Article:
Film Review: Watcher (2022)

Year: 2022
Runtime: 91 Minutes
Director: Chloe Okuno
Writer: Chloe Okuno (Written for the Screen by), Zack Ford (Based on the Screenplay by)
Stars: Maika Monroe, Burn Gorman, Karl Glusman

By Tom Moore

The latest film from IFC Midnight and writer/director Chloe Okuno, “Watcher”(2022), is an immersive nerve-shredder with slow-growing horrors and an excellent lead performance.

At its core, “Watcher” is a relatively standard stalker story as it follows a woman named Julia (Maika Monroe) who finds that she’s being watched by a man in a building across from her. However, Okuno elevates the viewing experience by immersing viewers into both Julia’s perspective and “Watcher’s” grounded paranoia. With Julia moving to Romania after her husband Francis (Karl Glusman) relocates there for work, there are a lot of things that make her feel more isolated and alone. Her inability to speak Romanian fluently makes her an outcast in most situations and heavily lean on Francis for social interactions. Most of the time if Francis isn’t by her side, Julia hits a rough language barrier and even when he is, she tends to be locked out of conversations he has with others making her more paranoid about what they’re saying.

The use of language barriers and Julia feeling uncomfortable with her surroundings creates this perfectly unsettling atmosphere and there are these relatable moments viewers have with Julia feeling outcasted by cultural obstacles. Monroe’s performance makes you instantly connect with Julie’s growing frustration and isolation in this setting and only becomes more compelling when she’s forced to face this strange man watching her from a window. The shadowy mystery around the film’s titular watcher instantly piques your interest and that cold visage of him watching in the window is just chilling. It’s really smart how Okuno is patient in fully revealing the man’s identity as it lets his presence stay haunting and unsettling. After all, just seeing his shadow in the window is enough gives viewers goosebumps and Okuno crafts some strong scares and suspense that really seep deep under your skin.

“Watcher’s” sound design does a great job setting a tone and building up suspense in small, but effective ways and Okuno utilizes each environment well to create some grounded horror. There are some sequences here that’ll really immerse you into Julia’s mindset and sitting in movie theaters or shopping in grocery stores will never feel the same again. “Watcher’s” best moments are the ones that touch on that daily fear of someone watching or following you and there are multiple times when it nails capturing that realistic fear. It especially succeeds in showcasing the female perspective in a situation like this through Julia’s fight to be believed and some of the strategic gaslighting that occurs.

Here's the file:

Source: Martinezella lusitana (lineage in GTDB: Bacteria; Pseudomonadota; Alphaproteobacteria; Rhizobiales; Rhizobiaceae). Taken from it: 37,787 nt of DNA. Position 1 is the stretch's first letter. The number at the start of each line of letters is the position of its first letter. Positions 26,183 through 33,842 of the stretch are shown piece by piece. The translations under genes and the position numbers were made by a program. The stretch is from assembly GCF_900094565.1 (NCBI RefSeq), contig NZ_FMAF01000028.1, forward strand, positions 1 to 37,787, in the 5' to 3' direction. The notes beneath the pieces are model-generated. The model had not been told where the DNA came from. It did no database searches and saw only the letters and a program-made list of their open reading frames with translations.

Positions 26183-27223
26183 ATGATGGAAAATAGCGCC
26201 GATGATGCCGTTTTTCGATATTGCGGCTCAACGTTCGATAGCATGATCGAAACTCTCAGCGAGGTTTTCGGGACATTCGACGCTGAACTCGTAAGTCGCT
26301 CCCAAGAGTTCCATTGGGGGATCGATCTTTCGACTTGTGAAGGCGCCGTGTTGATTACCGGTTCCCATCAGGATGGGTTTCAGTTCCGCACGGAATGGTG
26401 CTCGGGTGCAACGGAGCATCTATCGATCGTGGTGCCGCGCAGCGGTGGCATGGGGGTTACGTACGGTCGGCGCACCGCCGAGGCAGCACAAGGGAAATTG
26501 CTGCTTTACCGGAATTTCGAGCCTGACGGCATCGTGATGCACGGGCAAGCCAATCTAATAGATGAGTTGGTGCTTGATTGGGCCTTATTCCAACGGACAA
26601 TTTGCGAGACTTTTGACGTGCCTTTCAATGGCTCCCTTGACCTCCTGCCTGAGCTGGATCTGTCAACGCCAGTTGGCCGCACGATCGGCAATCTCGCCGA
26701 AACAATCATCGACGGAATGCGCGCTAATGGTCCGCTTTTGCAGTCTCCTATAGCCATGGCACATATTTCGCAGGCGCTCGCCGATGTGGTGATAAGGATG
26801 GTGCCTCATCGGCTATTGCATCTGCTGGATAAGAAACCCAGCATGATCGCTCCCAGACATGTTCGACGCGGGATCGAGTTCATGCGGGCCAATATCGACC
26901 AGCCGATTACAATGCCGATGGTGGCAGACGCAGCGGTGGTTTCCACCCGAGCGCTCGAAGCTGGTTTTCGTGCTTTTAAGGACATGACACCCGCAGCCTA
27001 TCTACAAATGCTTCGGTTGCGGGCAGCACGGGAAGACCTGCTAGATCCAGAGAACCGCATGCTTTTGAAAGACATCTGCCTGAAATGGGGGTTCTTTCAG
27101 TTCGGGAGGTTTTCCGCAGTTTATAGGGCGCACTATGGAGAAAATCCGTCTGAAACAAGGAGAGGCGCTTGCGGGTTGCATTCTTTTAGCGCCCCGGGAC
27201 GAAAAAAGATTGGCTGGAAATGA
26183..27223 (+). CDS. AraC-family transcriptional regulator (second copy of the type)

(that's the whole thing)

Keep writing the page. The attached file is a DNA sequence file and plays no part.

“Watcher” slowly evolves from just being a terrifying stalker story into a thrilling cat and mouse game that sees Julia fight for anyone to see the truth. As Julia tries to get people to see what she sees, she’s constantly met with doubt, especially from Francis, and continues to be hindered even more by cultural and social barriers that unexpectedly make her look worse. Things only get more complicated for her when the watcher steps out from the shadows and starts to use her intrigue and determination to catch him against her. Monroe delivers a captivating on-edge performance that heavily rivals her breakout debut in “It Follows” and even the performance that comes from the watcher, played by Burn Gorman, is flawless as he continually makes you unsure of his intentions and motives through his shadowy ambiguity.

Everything leads to this incredible final act clash that keeps you guessing and features some surprisingly brutal horror. It’s actually interesting how “Watcher” lets you sink into one possibility of things not being what they seem and then uses a hanging plot thread to shock the hell out of you. The scary and surprisingly bloody turn the final act takes feels immensely satisfying in how it feels like the culmination of a nightmare coming to life and allows Julia an empowering moment to revel in the truth coming to light by taking action. It’s memorably gut-wrenching and wild, something that all great thrillers strive to achieve with their finale.

“Watcher” is the kind of psychologically unnerving thriller that audiences are always on the lookout for and features some stellar direction from Okuno, that makes for a killer feature directorial debut, as well as a career-best performance from Monroe that elevates an already intriguing and immersive stalker story.

4.5 stars

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